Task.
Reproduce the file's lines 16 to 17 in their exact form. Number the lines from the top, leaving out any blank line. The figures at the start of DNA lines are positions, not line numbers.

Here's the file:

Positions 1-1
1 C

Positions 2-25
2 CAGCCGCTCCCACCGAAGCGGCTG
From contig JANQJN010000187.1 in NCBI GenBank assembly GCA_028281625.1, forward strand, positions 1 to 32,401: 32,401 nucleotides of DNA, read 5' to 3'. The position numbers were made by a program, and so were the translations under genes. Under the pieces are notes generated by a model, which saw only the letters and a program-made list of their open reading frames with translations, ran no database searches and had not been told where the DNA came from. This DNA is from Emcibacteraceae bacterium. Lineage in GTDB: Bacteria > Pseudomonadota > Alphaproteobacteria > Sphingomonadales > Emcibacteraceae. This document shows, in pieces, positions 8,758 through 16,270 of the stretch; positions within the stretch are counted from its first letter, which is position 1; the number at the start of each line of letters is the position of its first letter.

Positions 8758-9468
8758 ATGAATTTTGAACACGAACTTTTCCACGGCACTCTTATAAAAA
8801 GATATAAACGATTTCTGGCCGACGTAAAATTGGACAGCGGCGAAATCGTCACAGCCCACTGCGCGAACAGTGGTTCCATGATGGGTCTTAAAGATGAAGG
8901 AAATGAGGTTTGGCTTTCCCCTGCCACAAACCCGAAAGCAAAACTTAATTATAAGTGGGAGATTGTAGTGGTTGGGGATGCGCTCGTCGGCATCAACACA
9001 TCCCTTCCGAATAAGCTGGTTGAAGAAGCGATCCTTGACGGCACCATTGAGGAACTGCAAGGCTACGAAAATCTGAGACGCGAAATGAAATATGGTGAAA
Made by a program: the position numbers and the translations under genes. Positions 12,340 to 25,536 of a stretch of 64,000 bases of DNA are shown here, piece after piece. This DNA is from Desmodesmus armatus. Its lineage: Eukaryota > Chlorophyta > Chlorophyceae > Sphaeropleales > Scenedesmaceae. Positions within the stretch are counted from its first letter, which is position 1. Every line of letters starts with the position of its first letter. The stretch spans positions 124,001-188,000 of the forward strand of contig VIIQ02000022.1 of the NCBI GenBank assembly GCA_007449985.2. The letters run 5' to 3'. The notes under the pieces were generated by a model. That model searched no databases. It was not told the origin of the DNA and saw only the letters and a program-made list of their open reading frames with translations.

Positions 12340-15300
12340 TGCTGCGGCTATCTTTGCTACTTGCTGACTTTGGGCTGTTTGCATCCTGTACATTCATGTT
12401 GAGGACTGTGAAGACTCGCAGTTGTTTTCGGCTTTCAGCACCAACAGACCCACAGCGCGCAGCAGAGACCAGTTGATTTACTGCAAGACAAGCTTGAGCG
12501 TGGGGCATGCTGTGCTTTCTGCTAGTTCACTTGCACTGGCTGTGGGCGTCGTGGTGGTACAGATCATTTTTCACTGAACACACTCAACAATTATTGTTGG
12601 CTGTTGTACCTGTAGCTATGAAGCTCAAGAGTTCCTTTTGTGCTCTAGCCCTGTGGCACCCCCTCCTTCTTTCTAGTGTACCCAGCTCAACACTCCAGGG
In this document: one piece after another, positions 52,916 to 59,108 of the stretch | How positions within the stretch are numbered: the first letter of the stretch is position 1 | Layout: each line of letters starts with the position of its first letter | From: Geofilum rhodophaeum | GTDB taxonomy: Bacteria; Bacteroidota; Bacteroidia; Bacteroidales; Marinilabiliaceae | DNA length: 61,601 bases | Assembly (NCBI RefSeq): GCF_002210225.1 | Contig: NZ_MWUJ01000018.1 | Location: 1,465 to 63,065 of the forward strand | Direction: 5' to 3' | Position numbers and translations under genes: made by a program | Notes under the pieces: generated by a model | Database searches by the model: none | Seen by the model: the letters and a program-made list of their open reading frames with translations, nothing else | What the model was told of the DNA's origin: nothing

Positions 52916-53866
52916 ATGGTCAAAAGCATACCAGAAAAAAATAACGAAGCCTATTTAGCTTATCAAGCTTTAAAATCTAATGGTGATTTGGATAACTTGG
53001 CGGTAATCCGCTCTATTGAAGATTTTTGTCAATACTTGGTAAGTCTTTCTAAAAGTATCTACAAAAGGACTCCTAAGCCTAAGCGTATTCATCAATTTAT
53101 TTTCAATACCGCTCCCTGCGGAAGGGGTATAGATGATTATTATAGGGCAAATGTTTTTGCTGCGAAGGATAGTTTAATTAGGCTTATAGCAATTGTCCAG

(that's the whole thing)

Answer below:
12601 CTGTTGTACCTGTAGCTATGAAGCTCAAGAGTTCCTTTTGTGCTCTAGCCCTGTGGCACCCCCTCCTTCTTTCTAGTGTACCCAGCTCAACACTCCAGGG
In this document: one piece after another, positions 52,916 to 59,108 of the stretch | How positions within the stretch are numbered: the first letter of the stretch is position 1 | Layout: each line of letters starts with the position of its first letter | From: Geofilum rhodophaeum | GTDB taxonomy: Bacteria; Bacteroidota; Bacteroidia; Bacteroidales; Marinilabiliaceae | DNA length: 61,601 bases | Assembly (NCBI RefSeq): GCF_002210225.1 | Contig: NZ_MWUJ01000018.1 | Location: 1,465 to 63,065 of the forward strand | Direction: 5' to 3' | Position numbers and translations under genes: made by a program | Notes under the pieces: generated by a model | Database searches by the model: none | Seen by the model: the letters and a program-made list of their open reading frames with translations, nothing else | What the model was told of the DNA's origin: nothing